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First Thoughts: Mayor Rahm?

Will Rahm Emanuel run for Chicago mayor?... The timing for a key staff departure -- right now -- isn’t ideal for the White House… Naming possible replacements… The progressive campaign against Rahm… Obama to oppose extending Bush tax cuts for the wealthy in Cleveland at 2:10 pm ET… Perception vs. reality on the stimulus… As we told you, live by the Gallup tracking, die by the Gallup tracking… Castle learns the Murkowski lesson… And previewing FL-22.


*** Mayor Rahm? With Chicago Mayor Richard Daley’s announcement that he won’t be seeking re-election next year, White House Chief of Staff Rahm Emanuel has made no secret about his desire to be Chicago mayor, telling Charlie Rose in April that it’s “always been an aspiration of mine.” And he did nothing to tamp down the speculation when he released this statement yesterday: "While Mayor Daley surprised me today with his decision to not run for reelection, I have never been surprised by his leadership, dedication and tireless work on behalf of the city and the people of Chicago." If Rahm wanted to tamp down the speculation because he was leaning against running, he would have done so. What’s more, he can leave on his own terms and do so without embarrassing himself or the president. Rarely do chiefs of staff get to do that. Jim Baker may have been the last one to pull that off.

*** Awful timing for the White House: That said, the timing is awful. The last thing this White House needs right now is internal uncertainty. Was a staff change inevitable next year? Of course. Ideally, however, the orderly President Obama would have wanted it done smoothly and seamlessly; that would have made sense for the start of his re-election campaign. Chicago political veterans tell First Read that Rahm knows he has to make a decision sooner rather than later. While the filing deadline is after the midterms (Nov. 22, 2010), he can't afford to wait to get in or other candidates will fill the vacuum. The key constituency groups in Chicago will give Rahm some time, but not more than a few weeks.

*** Palace intrigue time: So who replaces Rahm if he decides to run? It is a total Washington outsider (Mike Bloomberg, GM’s Ed Whitacre)? A former insider (Tom Daschle, John Podesta, Leon Panetta)? A politician with a business background (Mark Warner)? Someone who won’t rock the boat, gets along with everyone, and is already on the senior staff (Ron Klain, Phil Schiliro, Tom Donilon)? Or what about a Republican (Ken Duberstein, Ray LaHood)? Remember, despite his Chicago ties, Rahm was an outsider to Team Obama, and he certainly had his share of disagreements with staff and the president. We'll learn a lot more about Obama if this job becomes vacant as the early betting suggests. On TODAY, White House adviser David Axelrod said there are plenty of folks in the White House ready to fill “the breech.” Is that a hint the replacement could come from the current team? Sure sounds like it, and keep this in mind: The four people in the West Wing who will have the most influence on the president about the next chief of staff are: Rahm, Axelrod, Gibbs, and VP Biden.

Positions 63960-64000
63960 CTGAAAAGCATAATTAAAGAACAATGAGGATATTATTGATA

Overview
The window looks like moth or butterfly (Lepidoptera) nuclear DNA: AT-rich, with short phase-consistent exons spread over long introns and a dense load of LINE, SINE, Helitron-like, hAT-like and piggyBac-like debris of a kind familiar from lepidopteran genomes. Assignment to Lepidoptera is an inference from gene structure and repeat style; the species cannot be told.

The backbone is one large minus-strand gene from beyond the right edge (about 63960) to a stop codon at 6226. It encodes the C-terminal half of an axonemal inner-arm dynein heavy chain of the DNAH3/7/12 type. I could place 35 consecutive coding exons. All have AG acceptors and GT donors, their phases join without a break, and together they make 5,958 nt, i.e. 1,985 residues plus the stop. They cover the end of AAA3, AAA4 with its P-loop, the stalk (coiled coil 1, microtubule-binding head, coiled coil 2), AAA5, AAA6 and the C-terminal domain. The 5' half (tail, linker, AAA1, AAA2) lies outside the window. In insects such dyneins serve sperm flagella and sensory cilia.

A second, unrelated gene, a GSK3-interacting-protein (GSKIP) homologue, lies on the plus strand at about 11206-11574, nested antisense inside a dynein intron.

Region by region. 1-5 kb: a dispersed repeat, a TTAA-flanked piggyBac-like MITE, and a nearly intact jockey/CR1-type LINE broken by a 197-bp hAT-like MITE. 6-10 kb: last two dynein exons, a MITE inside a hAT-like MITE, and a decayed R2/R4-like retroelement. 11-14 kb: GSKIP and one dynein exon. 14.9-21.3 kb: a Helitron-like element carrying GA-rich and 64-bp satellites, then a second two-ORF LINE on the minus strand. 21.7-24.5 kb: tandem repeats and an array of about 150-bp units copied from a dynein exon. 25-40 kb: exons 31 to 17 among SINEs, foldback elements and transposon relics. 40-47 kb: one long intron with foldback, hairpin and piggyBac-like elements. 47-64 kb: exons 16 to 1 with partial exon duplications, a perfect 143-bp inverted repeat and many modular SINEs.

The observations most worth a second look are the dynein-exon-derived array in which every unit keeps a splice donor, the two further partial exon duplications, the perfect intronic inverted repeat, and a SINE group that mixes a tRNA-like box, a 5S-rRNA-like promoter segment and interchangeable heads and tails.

*** Progressives vs. Rahm: A final point to make here: This liberal/progressive campaign against Rahm has been one of the more bizarre developments we've seen. How they separate him from the president is laughable. Don't they realize that by claiming Rahm is so bad but Obama is so good, they are insinuating that the president is someone run by his staff and that it's demeaning their own president? It's ludicrous. Obama brought in Rahm because he didn't want to make the mistake Carter, Bush 41, and Clinton all made, by bringing in inexperienced non-Washington hands and then seeing them get rolled by Congress. For better or worse, Rahm did his job -- which was manage legislation and get it passed. In that respect, he’s been as effective as any White House chief of staff since Baker. Of course, don't forget: Progressives have been upset with Rahm since his days of running the DCCC in 2006.